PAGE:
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Ten-Year Study on the Effect of Intrapartum Antibiotic Prophylaxis on Early Onset Group B Streptococcal and Escherichia coli Neonatal Sepsis in Australasia

Daley, Andrew J. MBBS, FRACP, FRCPA*; Isaacs, David MD, FRACP, FRCPCH†; and the Australasian Study Group for Neonatal Infections

Pediatric Infectious Disease Journal:
Original Studies

Background: Intrapartum antibiotics have reduced the incidence of neonatal early onset (EO) group B streptococcal (GBS) disease. Some surveillance data suggest that this success may be at the cost of increasing rates of non-GBS infection, especially in premature neonates.

Objective: To examine rates of EOGBS infection and EO Escherichia coli neonatal sepsis in Australasia.

Methodology: Analysis of trends in EO (<48 h age) GBS and E. coli sepsis from longitudinal prospective surveillance data collected from representative tertiary obstetric hospitals in each state of Australia and selected centers in New Zealand during a 10-year period from 1992 through 2001. Statistical analysis used Poisson regression.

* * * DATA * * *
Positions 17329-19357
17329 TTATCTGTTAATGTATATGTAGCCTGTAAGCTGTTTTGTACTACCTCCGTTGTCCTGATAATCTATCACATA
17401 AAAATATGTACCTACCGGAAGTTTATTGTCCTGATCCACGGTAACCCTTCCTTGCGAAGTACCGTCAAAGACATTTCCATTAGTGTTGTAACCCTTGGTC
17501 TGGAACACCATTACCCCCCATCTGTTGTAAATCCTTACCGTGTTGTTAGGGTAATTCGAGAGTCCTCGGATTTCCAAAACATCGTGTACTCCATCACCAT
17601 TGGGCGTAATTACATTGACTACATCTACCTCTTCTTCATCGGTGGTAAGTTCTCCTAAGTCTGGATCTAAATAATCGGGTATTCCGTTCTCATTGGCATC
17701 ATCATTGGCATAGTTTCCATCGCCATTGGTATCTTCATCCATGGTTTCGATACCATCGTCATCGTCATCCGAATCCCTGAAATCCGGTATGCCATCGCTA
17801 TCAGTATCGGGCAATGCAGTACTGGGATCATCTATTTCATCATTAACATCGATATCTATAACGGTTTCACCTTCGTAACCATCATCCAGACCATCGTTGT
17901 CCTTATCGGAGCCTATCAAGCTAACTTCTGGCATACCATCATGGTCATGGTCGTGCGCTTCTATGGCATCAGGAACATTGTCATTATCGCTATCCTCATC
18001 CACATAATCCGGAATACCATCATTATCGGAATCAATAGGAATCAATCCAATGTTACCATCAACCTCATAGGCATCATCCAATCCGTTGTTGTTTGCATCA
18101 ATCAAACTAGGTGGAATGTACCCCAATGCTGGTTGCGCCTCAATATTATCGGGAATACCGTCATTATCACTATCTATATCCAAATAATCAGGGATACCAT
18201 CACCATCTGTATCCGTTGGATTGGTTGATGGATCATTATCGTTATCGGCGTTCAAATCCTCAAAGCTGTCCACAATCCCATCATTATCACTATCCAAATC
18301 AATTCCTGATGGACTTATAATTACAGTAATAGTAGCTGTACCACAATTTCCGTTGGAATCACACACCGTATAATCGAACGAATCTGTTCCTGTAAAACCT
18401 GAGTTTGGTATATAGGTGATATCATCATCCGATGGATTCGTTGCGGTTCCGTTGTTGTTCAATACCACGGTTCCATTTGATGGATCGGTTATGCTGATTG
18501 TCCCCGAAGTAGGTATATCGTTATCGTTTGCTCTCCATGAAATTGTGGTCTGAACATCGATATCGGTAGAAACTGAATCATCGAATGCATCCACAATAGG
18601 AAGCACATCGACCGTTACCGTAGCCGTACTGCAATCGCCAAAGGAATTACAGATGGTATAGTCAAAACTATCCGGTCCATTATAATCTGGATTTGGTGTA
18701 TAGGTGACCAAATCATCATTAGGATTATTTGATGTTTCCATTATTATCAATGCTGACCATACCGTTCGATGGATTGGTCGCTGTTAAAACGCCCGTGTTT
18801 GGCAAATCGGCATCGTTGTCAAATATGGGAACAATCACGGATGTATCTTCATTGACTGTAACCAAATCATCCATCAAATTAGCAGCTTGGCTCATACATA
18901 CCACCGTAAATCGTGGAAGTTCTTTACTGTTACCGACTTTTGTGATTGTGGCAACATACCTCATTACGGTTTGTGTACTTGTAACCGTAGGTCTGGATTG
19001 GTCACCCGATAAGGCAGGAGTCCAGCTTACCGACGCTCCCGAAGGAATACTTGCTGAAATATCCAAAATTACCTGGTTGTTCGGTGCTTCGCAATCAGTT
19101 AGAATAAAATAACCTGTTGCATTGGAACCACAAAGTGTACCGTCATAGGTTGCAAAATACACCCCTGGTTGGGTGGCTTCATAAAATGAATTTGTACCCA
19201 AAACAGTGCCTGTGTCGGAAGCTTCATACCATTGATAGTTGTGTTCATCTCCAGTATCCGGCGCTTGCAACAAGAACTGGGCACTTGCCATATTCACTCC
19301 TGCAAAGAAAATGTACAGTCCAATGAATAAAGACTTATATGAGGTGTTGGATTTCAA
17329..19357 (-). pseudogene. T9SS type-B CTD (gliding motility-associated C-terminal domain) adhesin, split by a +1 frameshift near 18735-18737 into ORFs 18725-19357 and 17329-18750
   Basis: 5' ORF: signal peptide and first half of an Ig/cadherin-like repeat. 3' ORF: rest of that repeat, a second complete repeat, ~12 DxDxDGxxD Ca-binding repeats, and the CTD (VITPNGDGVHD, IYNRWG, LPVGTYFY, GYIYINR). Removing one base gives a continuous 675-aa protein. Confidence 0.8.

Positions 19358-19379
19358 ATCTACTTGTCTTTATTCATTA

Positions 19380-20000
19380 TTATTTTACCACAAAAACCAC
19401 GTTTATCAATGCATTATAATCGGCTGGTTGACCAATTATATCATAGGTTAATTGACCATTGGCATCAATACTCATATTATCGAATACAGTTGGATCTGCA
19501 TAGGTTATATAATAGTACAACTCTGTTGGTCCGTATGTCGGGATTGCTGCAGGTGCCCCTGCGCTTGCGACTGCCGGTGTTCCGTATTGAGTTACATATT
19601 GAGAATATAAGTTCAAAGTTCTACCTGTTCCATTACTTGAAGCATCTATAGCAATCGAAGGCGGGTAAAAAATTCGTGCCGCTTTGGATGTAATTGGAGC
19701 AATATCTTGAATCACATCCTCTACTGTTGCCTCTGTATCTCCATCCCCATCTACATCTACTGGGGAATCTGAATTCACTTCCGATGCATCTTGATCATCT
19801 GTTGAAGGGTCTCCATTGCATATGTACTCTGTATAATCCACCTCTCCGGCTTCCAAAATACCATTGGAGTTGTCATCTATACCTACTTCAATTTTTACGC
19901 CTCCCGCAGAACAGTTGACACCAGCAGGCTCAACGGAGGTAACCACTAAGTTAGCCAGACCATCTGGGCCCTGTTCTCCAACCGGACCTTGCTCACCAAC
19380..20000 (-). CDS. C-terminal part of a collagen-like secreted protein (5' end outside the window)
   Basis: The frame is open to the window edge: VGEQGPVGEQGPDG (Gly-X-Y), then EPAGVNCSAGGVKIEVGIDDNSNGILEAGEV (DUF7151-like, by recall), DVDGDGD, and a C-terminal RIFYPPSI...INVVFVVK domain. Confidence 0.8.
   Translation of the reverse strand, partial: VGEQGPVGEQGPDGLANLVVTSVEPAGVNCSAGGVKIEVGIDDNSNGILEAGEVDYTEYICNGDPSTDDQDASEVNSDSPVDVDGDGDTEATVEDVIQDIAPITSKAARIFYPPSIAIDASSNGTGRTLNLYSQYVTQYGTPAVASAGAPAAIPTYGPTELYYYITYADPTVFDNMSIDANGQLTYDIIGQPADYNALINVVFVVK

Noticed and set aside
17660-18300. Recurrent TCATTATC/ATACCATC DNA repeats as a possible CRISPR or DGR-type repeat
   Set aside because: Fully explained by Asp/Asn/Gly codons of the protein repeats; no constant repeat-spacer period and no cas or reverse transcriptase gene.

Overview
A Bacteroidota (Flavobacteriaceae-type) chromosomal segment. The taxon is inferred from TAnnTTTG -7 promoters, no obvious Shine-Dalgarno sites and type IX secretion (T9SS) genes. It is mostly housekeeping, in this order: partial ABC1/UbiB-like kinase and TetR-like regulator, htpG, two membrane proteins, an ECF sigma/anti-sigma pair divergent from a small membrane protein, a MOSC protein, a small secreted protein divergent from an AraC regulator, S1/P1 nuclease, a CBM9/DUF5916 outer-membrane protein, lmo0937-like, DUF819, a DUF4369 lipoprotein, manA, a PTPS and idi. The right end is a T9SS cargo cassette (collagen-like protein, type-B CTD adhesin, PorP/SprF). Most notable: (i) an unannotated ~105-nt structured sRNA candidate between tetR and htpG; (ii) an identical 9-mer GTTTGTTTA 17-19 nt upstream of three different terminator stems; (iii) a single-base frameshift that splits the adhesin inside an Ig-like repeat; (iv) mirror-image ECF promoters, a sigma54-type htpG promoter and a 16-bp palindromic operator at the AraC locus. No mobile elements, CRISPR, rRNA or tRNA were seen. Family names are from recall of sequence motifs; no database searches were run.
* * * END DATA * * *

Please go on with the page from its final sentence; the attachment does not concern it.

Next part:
Results: 206 GBS and 96 E. coli cases occurred in 298,319 live births during the study period. The EOGBS sepsis rate fell from a peak of 1.43/1000 live births in 1993 to 0.25/1000 in 2001 (P < 0.001). The overall EO E. coli sepsis rate was 0.32/1000. In babies with birth weight <1500 g, it was 6.20/1000. There was an overall trend to decreasing EO E. coli sepsis (P = 0.07), and there was no significant change in E. coli sepsis in babies <1500 g (P = 0.60). Sixty-nine percent of E. coli cases occurred in the <1500 g cohort; the case fatality rate in this group was 50%. The overall case fatality rate from E. coli sepsis was 36%, and this rate remained stable during the study period (P = 0.47).

Conclusions: The increasing use of intrapartum antibiotics produced a steady decline in EOGBS disease in Australasia. There was also a trend to decreasing EO E. coli sepsis in all babies, and the rate in very low birth weight infants remained stable.

Author Information

Accepted for publication February 25, 2004.

Address for reprints: Dr. Andrew Daley, Department of Microbiology and Infectious Diseases, Royal Children's Hospital, Flemington Road, Parkville, Victoria, 3052, Australia. Fax 61 3 9345 5764; E-mail

© 2004 Lippincott Williams & Wilkins, Inc.